The Arab Spring: Revolutions in Tunisia and Egypt
Tunisian Facebook Image, Unknown Author
"They want us to turn back without a compromise"
The revolutions of Tunisia and Egypt provides a keen example of how new media can be used to afford people political agency. The movement’s participants innovated with the technology to compose coordinated efforts, compose an identitities (using the technologies affordances rather than its prescribed templates), compose quickly and deliberately, and compose messages to change the materiality of where they live. If multimodal composing is akin to writing and writing is a social act, then all three seemed to be at play and with the liberatory effects that Paulo Freire dreamed of in Pedagogy of the Oppressed. These events were people on the ground working together to build knowledge in cyberspace and that knowledge afforded them agency to make change. I am of the opinion that we can explore this power in the classroom.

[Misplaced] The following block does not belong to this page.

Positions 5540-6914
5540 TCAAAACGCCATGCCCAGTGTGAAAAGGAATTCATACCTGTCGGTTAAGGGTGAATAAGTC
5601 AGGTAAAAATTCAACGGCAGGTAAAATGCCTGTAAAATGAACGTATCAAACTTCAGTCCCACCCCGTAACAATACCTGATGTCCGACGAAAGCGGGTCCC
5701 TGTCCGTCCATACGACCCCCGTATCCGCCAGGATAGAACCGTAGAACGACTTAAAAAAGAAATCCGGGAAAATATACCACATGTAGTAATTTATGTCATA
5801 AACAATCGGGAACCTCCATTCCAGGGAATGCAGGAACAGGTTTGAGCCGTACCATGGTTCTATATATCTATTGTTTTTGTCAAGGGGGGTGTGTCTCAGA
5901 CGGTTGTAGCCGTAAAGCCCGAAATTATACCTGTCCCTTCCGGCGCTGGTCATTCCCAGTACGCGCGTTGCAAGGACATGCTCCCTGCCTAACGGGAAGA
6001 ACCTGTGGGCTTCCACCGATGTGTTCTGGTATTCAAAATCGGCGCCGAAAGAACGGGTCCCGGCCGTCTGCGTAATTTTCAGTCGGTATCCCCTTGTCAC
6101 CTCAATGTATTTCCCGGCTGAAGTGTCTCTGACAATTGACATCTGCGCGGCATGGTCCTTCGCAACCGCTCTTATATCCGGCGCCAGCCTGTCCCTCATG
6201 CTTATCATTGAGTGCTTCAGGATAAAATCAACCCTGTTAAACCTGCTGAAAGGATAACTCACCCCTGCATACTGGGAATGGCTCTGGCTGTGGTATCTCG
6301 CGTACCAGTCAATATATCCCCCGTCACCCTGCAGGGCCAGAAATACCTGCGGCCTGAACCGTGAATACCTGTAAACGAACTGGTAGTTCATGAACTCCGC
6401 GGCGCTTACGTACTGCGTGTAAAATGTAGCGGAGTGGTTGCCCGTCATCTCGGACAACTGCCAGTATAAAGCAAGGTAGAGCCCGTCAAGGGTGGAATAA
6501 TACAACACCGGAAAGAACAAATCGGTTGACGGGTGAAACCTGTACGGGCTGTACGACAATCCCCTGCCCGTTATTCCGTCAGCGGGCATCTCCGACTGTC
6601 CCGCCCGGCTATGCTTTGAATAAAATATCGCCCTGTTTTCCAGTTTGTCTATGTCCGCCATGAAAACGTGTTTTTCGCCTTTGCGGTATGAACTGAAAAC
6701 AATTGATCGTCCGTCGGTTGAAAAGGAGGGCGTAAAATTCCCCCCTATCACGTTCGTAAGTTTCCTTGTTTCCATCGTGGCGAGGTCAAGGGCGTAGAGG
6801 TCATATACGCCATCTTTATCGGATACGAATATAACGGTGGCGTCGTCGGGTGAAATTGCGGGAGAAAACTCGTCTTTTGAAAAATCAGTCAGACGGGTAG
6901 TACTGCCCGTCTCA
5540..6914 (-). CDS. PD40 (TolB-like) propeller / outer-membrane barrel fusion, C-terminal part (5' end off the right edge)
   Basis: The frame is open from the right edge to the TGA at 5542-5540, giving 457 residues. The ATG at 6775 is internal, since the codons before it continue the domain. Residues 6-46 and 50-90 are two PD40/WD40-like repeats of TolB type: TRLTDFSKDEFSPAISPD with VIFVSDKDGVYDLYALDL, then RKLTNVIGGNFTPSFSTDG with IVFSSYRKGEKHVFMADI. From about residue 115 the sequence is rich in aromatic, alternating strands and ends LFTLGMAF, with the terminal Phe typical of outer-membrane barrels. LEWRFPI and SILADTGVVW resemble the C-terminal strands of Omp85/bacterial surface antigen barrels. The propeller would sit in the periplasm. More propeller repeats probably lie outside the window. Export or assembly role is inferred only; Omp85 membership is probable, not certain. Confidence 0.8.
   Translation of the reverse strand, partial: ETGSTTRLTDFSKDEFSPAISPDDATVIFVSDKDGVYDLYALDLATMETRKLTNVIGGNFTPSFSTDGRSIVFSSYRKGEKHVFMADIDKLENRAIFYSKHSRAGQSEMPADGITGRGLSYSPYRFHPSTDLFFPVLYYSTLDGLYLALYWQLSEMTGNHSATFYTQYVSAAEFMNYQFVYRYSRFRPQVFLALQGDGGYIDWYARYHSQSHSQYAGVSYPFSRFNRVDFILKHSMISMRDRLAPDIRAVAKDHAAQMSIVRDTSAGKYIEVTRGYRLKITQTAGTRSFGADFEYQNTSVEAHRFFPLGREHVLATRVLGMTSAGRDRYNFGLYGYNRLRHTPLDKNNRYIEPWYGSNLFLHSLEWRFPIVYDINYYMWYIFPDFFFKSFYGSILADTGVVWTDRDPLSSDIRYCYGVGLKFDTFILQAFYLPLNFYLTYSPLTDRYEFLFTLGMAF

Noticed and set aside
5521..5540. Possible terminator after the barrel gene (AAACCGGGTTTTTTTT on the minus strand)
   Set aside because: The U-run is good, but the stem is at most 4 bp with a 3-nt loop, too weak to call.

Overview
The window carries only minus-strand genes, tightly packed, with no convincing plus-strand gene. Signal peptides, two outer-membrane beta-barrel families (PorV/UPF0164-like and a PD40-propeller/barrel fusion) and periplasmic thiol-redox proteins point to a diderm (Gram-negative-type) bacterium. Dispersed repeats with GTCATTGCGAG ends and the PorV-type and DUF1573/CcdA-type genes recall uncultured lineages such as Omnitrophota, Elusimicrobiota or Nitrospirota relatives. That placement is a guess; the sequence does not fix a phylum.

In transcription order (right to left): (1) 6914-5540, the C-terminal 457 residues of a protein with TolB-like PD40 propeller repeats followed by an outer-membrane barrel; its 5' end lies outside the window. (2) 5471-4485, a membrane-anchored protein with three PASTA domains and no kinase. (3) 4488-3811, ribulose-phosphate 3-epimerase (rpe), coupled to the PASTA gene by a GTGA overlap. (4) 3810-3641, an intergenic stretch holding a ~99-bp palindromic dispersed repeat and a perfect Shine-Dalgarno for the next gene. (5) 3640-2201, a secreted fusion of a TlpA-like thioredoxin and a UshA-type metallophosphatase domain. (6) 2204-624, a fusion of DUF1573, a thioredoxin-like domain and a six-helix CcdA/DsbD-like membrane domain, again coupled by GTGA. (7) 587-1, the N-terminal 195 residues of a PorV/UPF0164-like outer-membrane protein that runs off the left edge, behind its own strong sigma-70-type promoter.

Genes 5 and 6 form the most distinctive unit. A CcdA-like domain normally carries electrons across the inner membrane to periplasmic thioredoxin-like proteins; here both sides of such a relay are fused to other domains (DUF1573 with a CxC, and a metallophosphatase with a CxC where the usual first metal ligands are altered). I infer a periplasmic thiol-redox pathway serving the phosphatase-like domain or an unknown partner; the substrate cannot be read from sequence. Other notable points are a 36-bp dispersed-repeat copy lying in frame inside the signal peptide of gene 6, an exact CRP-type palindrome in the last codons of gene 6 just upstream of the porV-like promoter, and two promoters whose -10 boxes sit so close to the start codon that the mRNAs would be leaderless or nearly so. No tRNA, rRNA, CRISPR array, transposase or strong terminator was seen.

In the next section I argue that we can give students a flavor of this kind of advocacy. By rethinking new media composition with the kind of innovations seen in the Arab Spring, we can explore with our students how new media composition can be used as a tool for advocacy. To this end I offer instructors of composition a blog assignment designed to help students utilize their own digital literacies and their emerging knowledge of rhetoric and composition to compose for audiences outside the classroom. Though this work is largely inspired by research with the Arab Spring, it is of course different because it takes place in an American composition class. Thus the design of this project is also influenced by pedagogical traditions in rhetoric and composition, namely, that of global turns and civic engagement, as well as the use of new media in the classroom. However, this project has one key difference from previous work in that it uses blog affordances to connect students with social movements in the United States.